By David Lister
The possible release of a deathbed confession could solve the mystery of Moira Anderson's death
MEMBERS of an alleged paedophile ring said to have been involved in one of Britain's most notorious unsolved murders — the killing of Moira Anderson — could be identified under Freedom of Information laws.
Nearly 50 years after the 12-year-old girl vanished during a blizzard, campaigners believe that a decision on whether to release a deathbed confession, including a graphic account of the killing, is about to be made by the Scottish Information Commissioner.
They hope that the document will enable them finally to locate Moira's remains and to end a mystery that has baffled detectives. In February it will be 50 years since the bubbly tomboy disappeared in Coatbridge, Lanarkshire, while on an errand to buy butter for her grandmother. Nobody has been convicted.
But the Scottish Information Commissioner told The Times last night that a decision on whether to release a 15-page handwritten document said to identify senior police officers, figures from the Crown Office and Scottish Office as members of an alleged paedophile network was in its closing stages.
At one stage the paedophile network was said to have included Fred West, the serial killer, who lived in Coatbridge in the early 1960s. He did not have any role in Moira's murder.
A spokesman for Kevin Dunion, the commissioner enforcing the 2002 Freedom of Information (Scotland) Act, said that one of his officers had finished investigating the case and that a recommendation had been passed to the commissioner. He said: “We cannot confirm precisely when this decision will be issued, but I can confirm the decision is in the closing stages.”
Mr Dunion will have to decide whether to uphold a ruling by Strathclyde Police last year not to release the confession on the ground that doing so may prejudice a future prosecution.
It was asked to publish the document by Sandra Brown, who grew up near Moira and has led a campaign to expose her killers. She has accused her late father, Alex Gartshore, a bus driver in Coatbridge at the time of Moira's disappearance, of being her murderer.
Mrs Brown said yesterday that she hoped the confession would be made public, and vowed to embark on a landmark legal action if the commissioner backed Strathclyde Police's refusal.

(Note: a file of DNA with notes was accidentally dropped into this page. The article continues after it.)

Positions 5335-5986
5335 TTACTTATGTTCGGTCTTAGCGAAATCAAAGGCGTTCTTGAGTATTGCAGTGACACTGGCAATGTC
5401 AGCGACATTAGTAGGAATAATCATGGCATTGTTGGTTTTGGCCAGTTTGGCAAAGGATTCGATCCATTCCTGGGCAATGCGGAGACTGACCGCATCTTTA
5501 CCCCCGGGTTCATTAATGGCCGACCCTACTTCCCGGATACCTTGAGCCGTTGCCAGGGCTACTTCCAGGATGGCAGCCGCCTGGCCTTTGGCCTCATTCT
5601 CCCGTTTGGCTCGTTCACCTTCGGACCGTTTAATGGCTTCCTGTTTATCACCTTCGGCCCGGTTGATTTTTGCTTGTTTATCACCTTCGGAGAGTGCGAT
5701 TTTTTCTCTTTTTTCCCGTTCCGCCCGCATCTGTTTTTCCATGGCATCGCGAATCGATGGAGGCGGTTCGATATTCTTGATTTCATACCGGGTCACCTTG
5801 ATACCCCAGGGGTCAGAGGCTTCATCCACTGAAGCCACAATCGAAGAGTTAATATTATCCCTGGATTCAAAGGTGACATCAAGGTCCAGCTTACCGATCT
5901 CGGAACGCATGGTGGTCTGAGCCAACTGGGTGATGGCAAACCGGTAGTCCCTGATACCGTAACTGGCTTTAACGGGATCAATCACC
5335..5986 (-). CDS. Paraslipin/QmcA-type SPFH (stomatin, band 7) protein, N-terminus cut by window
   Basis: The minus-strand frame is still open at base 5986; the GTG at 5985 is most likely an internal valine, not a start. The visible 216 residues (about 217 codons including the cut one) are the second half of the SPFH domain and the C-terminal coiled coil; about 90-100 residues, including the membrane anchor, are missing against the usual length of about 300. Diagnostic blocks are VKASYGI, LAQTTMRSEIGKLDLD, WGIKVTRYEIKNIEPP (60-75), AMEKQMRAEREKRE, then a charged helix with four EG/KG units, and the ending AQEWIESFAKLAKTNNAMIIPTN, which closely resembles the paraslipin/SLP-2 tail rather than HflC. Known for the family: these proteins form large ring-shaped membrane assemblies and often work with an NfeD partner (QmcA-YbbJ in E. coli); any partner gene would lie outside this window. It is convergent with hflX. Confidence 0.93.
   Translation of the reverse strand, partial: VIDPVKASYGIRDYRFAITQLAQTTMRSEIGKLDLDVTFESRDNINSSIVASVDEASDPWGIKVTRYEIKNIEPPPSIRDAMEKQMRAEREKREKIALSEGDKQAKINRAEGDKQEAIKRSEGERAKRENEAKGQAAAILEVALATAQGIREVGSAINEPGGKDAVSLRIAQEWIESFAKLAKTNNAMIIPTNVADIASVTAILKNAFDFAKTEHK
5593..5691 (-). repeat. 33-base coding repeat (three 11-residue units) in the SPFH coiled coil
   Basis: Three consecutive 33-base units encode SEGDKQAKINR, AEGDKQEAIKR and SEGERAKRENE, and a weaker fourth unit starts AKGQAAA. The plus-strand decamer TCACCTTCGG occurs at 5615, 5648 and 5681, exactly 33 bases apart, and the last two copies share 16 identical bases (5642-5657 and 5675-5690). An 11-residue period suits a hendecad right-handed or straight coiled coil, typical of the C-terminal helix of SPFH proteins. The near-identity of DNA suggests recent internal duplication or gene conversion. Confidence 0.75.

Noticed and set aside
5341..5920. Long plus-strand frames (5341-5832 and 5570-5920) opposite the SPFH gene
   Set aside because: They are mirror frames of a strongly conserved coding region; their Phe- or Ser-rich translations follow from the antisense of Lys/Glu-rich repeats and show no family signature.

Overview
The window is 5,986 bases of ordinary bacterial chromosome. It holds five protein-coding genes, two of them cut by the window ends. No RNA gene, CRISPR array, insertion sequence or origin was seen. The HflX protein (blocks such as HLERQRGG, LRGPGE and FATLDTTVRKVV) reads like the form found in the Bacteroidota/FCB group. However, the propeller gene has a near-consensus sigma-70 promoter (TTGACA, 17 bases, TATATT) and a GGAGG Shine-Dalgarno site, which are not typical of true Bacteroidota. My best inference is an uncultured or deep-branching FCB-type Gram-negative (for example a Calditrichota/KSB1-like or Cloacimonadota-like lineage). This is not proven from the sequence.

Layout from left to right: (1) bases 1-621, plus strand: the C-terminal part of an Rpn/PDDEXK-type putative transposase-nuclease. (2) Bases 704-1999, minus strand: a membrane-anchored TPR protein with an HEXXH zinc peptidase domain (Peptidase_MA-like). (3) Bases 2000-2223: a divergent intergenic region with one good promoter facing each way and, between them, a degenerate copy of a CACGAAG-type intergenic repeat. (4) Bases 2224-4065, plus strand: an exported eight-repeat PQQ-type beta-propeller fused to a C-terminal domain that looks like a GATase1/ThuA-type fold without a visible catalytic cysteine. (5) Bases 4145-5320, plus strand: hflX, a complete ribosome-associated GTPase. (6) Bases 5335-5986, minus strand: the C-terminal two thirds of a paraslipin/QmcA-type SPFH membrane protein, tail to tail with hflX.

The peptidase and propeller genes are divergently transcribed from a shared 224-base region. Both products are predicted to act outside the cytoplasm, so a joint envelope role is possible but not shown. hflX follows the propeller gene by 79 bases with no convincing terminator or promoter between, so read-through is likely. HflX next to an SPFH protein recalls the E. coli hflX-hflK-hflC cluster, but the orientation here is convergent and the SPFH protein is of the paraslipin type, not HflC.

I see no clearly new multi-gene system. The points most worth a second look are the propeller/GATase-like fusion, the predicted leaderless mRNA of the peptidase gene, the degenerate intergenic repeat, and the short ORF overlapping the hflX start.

Under Freedom of Information laws, the commissioner's decisions can be appealed to the Court of Session in Edinburgh, though no case has yet got this far. Six appeals are waiting to be heard by the court.
According to legal experts, a decision to release the document could have huge ramifications for future police investigations. Even though many of those named are likely to be dead, it is highly possible that some are still alive and could face prosecution in the future.
Few have seen the confession, written by James Gallogley, a former friend of Gartshore who was jailed for ten years in 1997 for abusing five girls in Coatbridge.
He wrote it in 1999 as he lay dying in Peterhead prison, saying that he wanted to “come clean” about his knowledge of Moira's murder. It is said to contain a list of alleged paedophiles, including “legals and high-ups”, claiming that they were involved in the abuse of children in the 1950s and 1960s across Central Scotland.
According to the document, handed to police by a former cellmate of Gallogley, Gartshore and at least one other man are said to have abused Moira after she boarded his bus on the night she went missing.
They are said to have sedated her with chloroform and molested her before hiding her in the seat box at the back of the bus, where she died of cold during the night. She was then dumped in a spot called Tarry Burn, an area that has never been searched properly. Gallogley wrote: “What [people] don't know is there are worse living there than me, and who have done worse than anything I have.”
Mrs Brown, 57, believes that police may be more willing to release Gallogley's statement after the death in April of her father, the prime suspect in Moira's killing. Gartshore, a convicted paedophile, died without making a full confession to his estranged daughter, but said: “I regret everything to do with that kid.”
Mrs Brown has appealed to John Reid, the Home Secretary, who was at a school in Coatbridge when Moira disappeared.
Moira Anderson was last seen boarding a bus in her home town of Coatbridge on 23 February 1957.
After nearly 50 years, the fact that nobody has been charged or her remains found has added to conspiracy theories of a possible cover-up.
The case was reopened in the late 1990s after Sandra Brown, Moira's friend and neighbour, claimed in a book Where There is Evil that her father, Alex Gartshore, a convicted paedophile, was responsible.
Gartshore, then in his 70s, was questioned by police, but said that he dropped Moira off from his bus and she walked away.
Police reviewed the case after seeing James Gallogley's confession but it is not known how many of those named as members of an alleged paedophile ring are alive, and if they have been interviewed by detectives.
In the first of a series of events to mark the 50th anniversary of Moira's disappearance, a re-enactment of the night is to be shown on television next month. A special-effects firm is to use snow blowers to recreate the blizzard.
but it is not known how many of those named as members of an alleged paedophile ring are alive, and if they have been interviewed by detectives.
We all want to know the answer to that!